The payment refusals underscore how the storm engulfing China’s property sector is now affecting the country’s middle class, posing a threat to social stability. Chinese banks already grappling with challenges from liquidity stress among developers now also have to brace for homebuyer defaults.
Now is “a critical time for social stability,” said Chan, adding that “the forgoing of down payments may bring social instability.”
A drop in home values hasn’t helped. Average selling prices of properties in nearby projects in 2022 were on average 15% lower than purchase costs in the past three years, according to Citigroup’s research.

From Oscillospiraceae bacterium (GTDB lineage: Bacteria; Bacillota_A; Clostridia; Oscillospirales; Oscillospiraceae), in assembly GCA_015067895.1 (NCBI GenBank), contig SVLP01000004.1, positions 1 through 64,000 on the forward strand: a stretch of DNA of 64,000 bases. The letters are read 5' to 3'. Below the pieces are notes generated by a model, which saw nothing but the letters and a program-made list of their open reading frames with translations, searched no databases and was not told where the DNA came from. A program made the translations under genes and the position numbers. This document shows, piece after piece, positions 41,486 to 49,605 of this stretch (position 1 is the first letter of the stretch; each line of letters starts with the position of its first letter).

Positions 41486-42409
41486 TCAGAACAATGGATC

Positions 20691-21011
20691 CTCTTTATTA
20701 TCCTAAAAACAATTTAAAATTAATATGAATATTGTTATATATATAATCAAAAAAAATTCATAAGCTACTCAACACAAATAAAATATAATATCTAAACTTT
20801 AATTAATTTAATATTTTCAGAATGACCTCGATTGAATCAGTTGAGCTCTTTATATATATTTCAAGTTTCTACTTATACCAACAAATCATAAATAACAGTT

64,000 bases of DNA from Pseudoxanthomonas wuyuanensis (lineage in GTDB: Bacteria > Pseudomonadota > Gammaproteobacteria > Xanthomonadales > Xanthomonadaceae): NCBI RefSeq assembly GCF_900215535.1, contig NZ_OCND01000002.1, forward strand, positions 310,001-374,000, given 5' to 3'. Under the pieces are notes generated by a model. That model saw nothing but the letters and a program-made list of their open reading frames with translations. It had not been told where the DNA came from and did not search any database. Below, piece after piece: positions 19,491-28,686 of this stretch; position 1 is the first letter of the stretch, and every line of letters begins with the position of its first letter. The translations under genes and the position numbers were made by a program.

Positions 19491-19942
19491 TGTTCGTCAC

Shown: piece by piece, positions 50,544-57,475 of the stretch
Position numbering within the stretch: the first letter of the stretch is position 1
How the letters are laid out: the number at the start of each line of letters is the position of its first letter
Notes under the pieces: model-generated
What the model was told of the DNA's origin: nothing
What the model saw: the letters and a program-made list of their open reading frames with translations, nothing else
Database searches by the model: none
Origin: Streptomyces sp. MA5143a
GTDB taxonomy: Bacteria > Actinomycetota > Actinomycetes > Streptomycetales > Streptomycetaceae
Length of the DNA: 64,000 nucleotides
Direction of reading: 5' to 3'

How much do prices have to fall before consumers give up hope they will ever recoup their down payment through a sale? I guess we have the answer in China where many of the home purchases are speculative to begin with and tens of millions of apartments stand vacant at the best of times.
Commentators spend a lot of time talking about how unsustainable the debt cycle is in the USA and Europe but are reluctant to apply the same logic to China.
It is well understood growth has been fuelled by debt and leverage for the last decade. That cycle is totally dependent on official willingness to continue to step in to inject additional liquidity.
Xi’s statement that homes are for living in, not for speculation, the continued intensification of social control measures and less than enthusiastic liquidity provision suggest this time they might be serious about asset price contraction.